First off, this was a HARD unit to plan. This had been a mapping unit I did last year for How We Organize Ourselves theme. When I first looked at the unit plan, i saw that the central idea and lines of inquiry had nothing to connect it to the trandisciplinary theme. I did know that it had to stay a mapping unit....my solution was to really focus on how Maths came into play with mapping, since Maths is a system we use to make sense of our world. I had never done such a Maths focused UOI before, I was a bit nervous but it turned out alright
Finding Out was pretty teacher centred here. It was often an "I teach it, you practice it, I give you feedback" kind of thing. I did continuously try to link it back to the Maths aspect if this unit. I wanted them to see the connection between MATH and MAPPING. I found that they couldn't see the connection unless I showed them the Math in the textbooky, worksheety kind of way that they were used to. Then, I would say something like " You are doing THIS Mathy kind of thing so you can apply it to THIS Mappy kind of thing." Okay...I may not have worded exactly like that but that is the basic idea!
Eventually, we connected the Math and Map skills together in a T-Chart. I am still thinking about how to do this step of the cycle in a more student centred way....but then again, I suppose these methods still have a place as long as the purpose is clear to the teachers and students. It wasn't just busy work....I tried to make the objective and possible applications clear.
We thought we would Go Further by making sure we "got it" by working together to make a class map. The good old "taping the floor" trick came back again. It's fun to nudge the students with the right questions to make them think some things are their idea!
I didn't make a Sorting Out page.....I thought we were nailing that in both the Finding Out and Going Further. Also, we kept crossing off the Components of Maps list we made during Tuning in as we mastered various mapping skills. I could be wrong but I'm starting to think the Inquiry Cycle is just a guideline, not something that we have to chain ourselves to!
After we finished Going Further, the class was ready to make their own maps. They had been making their own at home and bringing them in...and also they always were practicing in their sketch books. It was great extra formative assessment, providing great chances to give feedback and tips. But now was the REAL DEAL! They had practiced all that needed to be practiced, found out all that they could! Now it was time to apply what they knew in Making Conclusions.
Before we could begin, we created our own assessment. It made sense to look at the Components of Maps list from Tuning In to base our rubric on. Also, dividing the descriptors by lines of inquiry really made sure we were hitting what we needed to hit. It led to a lot of lively debate. Think-Pair-Share was a great way to make sure everyone got to share their opinions.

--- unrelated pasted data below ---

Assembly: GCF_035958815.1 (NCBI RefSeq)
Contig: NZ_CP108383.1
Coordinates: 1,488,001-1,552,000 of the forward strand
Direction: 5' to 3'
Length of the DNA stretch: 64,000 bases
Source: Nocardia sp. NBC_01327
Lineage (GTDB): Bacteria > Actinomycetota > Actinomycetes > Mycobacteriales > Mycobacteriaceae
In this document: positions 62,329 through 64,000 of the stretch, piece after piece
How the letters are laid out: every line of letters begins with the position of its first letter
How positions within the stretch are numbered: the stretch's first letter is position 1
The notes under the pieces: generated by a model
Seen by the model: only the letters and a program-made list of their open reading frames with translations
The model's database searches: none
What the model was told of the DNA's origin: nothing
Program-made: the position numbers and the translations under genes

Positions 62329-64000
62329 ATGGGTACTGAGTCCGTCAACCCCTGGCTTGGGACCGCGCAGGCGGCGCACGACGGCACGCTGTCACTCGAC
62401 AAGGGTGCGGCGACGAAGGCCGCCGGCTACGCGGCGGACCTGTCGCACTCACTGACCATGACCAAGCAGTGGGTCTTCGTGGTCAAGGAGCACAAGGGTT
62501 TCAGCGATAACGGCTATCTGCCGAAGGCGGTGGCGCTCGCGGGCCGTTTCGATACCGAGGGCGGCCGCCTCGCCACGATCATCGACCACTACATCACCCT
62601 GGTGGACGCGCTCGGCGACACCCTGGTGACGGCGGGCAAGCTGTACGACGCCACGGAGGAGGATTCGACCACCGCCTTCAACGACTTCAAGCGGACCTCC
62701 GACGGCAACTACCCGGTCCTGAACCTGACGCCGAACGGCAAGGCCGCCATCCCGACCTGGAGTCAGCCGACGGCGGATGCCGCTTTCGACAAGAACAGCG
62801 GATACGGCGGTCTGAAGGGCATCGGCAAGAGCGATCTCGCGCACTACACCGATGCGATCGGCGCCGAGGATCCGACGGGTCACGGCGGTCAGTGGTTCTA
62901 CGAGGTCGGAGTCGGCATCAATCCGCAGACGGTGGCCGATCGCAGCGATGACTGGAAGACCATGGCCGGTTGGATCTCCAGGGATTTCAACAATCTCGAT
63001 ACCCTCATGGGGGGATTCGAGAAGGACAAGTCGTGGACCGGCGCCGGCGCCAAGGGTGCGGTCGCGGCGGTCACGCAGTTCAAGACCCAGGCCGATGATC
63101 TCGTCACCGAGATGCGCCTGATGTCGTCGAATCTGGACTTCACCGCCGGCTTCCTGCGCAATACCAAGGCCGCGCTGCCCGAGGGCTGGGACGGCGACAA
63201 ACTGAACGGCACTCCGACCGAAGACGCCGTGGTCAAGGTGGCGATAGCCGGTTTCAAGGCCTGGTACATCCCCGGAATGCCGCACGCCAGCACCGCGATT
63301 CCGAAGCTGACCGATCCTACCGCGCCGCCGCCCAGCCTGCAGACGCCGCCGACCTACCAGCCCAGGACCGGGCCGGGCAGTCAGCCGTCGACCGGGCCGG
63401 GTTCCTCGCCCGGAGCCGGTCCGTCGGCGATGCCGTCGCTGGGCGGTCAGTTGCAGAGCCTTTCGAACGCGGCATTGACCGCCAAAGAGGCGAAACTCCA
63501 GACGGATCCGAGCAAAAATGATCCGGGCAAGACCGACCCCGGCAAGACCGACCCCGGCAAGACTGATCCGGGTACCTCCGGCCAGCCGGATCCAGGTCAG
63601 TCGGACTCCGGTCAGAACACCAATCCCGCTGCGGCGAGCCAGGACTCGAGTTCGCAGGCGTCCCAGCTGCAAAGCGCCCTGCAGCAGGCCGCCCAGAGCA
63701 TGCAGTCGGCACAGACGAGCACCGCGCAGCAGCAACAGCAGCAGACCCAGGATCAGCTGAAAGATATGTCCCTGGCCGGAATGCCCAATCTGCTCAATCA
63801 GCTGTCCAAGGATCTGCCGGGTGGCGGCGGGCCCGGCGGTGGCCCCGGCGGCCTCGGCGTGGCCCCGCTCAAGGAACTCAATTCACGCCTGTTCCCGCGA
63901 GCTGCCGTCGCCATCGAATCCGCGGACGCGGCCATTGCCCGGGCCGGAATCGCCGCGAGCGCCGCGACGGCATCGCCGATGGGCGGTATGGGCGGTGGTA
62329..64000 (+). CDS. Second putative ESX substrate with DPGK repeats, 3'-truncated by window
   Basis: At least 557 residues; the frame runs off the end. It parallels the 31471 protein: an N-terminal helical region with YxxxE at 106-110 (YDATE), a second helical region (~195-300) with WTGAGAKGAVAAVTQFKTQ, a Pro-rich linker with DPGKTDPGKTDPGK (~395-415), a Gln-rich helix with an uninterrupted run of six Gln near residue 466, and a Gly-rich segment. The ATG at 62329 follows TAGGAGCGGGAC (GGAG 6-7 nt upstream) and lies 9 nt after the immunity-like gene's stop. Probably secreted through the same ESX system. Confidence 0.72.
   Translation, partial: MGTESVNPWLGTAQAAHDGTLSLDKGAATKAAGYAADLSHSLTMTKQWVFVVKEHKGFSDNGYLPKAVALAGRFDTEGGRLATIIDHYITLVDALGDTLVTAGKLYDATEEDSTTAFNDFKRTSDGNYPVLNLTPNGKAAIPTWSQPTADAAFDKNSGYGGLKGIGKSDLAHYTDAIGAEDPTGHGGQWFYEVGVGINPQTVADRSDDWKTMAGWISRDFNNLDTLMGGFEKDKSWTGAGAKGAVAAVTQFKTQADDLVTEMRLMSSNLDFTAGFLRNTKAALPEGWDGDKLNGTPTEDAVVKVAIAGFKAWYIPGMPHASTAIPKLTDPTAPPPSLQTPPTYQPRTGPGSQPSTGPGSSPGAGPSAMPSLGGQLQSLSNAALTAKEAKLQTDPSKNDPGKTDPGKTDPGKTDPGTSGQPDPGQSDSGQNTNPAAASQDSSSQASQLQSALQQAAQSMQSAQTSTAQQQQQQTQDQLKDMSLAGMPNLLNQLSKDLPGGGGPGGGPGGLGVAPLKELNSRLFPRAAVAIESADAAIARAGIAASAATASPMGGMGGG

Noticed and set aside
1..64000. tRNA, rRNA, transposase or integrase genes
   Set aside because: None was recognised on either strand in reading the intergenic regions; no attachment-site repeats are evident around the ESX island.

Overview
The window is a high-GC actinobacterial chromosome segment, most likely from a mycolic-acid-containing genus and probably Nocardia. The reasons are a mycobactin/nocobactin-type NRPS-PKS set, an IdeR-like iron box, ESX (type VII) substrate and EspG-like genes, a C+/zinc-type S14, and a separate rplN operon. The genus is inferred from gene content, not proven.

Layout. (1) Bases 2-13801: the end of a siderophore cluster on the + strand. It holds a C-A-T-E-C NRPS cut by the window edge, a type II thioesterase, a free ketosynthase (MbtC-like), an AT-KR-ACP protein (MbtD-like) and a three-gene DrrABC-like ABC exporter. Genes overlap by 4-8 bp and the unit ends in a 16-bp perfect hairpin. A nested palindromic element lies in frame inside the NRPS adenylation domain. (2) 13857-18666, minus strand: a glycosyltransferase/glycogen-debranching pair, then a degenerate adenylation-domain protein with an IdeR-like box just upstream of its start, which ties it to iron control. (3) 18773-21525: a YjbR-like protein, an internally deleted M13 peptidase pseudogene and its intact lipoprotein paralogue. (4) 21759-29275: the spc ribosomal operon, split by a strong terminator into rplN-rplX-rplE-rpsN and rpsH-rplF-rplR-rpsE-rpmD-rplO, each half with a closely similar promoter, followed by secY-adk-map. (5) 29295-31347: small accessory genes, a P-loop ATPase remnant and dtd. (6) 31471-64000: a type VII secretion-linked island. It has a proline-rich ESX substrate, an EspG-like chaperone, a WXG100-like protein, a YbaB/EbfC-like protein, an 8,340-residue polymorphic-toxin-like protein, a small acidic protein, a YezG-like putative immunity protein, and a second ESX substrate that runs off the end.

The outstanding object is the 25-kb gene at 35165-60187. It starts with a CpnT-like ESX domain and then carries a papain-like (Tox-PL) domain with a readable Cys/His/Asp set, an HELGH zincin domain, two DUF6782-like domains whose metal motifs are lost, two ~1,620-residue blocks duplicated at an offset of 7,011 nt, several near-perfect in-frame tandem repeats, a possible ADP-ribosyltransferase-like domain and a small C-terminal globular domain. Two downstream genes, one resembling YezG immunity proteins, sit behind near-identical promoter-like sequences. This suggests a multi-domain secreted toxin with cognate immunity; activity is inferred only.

I shared these questions below with the class before they began. They needed to be able to answer them in their websites once their map was complete. So, they needed to consider the answers before they got started. It helped to focus them. Also, questions such as "Why would you make a map of your bedroom? Don't you already know your way around it? Who needs that?" really made them think about the true purpose of maps.
I had the students look at all the pages I have posted here to answer these questions below. Action did happen throughout this unit. It was small but still showed that students were interested in this unit and were taking it home. Action included students:
I really wish I had included more GPS applications in this unit. Then again...this is Grade 2 and it was hard to find iPad apps that were age appropriate. I will look into it further. If you know of any kid-friendly GPS software or iPad apps, do let me know!
Altogether, I liked how this unit combined Math and Social Studies in a practical way. Also, combining Math into my UOI gave me loads of time to focus on reading and writing. When you integrate subjects, it really opens up your timetable! I got to do so much stuff in language that I normally wouldn't have time to do. It really sold me on the value of integrating subjects, it goes a long way towards that never-ending teacher woe of not having enough time to cover what we need to cover. A long way..but never all the way! If any of you have completely solved that problem, let me know how!
Leigh Ann Fitch
Thank you for visiting! I am a Canadian who teaches and lives in Oman. My goal for this blog is to improve my teaching by learning from fellow colleagues all over the world and sharing my reflections!